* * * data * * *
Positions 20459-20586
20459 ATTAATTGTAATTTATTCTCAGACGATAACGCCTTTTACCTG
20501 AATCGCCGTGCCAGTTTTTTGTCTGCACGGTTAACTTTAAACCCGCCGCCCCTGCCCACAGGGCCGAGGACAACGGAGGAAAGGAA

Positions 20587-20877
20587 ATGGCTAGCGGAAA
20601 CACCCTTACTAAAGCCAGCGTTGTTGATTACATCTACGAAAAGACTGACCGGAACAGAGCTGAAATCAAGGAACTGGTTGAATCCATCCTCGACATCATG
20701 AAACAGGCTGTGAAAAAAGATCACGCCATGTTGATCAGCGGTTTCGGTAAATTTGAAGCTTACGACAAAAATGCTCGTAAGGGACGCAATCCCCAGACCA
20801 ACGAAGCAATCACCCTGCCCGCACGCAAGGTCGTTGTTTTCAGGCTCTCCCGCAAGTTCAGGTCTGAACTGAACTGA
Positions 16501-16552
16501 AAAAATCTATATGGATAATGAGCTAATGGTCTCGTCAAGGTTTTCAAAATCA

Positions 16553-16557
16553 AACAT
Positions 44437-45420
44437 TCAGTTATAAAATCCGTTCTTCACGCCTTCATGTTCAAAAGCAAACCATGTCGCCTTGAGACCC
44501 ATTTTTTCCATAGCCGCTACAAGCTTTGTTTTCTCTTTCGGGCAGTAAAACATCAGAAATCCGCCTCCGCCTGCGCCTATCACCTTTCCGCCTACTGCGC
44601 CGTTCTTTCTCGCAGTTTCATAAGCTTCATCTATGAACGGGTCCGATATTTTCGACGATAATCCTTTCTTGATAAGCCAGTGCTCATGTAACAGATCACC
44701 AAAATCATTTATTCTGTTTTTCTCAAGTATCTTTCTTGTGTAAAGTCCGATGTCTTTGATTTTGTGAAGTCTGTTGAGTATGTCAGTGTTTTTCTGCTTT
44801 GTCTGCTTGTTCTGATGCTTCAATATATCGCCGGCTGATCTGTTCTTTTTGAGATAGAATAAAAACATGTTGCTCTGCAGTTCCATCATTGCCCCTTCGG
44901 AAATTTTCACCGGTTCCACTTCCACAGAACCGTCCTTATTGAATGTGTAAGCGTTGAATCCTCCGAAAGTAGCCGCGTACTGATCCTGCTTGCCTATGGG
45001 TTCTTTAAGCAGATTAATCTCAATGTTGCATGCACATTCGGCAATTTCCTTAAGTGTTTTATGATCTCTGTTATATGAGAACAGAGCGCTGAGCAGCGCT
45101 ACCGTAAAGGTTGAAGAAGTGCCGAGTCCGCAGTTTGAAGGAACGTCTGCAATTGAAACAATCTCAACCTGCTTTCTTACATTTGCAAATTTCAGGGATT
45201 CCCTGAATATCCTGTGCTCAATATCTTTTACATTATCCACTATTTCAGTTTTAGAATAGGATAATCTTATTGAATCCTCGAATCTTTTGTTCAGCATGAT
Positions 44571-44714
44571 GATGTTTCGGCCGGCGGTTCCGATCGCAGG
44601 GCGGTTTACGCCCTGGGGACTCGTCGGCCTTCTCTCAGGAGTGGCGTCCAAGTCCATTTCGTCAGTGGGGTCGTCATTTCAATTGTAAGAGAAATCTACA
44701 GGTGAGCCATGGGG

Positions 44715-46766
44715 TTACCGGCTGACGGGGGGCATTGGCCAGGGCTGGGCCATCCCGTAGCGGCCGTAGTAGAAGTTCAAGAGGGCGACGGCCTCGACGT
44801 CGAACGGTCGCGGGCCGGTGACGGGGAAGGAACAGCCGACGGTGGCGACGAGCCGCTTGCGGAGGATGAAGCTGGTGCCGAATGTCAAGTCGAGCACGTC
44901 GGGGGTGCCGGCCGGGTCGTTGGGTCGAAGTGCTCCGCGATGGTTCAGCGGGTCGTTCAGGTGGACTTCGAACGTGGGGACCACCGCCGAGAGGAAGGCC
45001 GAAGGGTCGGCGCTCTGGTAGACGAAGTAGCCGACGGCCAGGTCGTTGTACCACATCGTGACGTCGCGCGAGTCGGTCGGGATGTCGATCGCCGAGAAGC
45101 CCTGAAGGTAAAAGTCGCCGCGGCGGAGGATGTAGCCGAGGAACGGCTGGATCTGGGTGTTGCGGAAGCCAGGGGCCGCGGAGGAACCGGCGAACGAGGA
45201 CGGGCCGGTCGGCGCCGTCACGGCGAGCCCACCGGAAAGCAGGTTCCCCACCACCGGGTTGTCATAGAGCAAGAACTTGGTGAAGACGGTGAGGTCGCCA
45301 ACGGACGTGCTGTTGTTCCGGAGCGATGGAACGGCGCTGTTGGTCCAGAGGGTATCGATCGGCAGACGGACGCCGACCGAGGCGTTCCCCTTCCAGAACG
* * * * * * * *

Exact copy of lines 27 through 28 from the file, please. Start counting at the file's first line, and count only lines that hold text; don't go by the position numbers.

Positions 44715-46766
44715 TTACCGGCTGACGGGGGGCATTGGCCAGGGCTGGGCCATCCCGTAGCGGCCGTAGTAGAAGTTCAAGAGGGCGACGGCCTCGACGT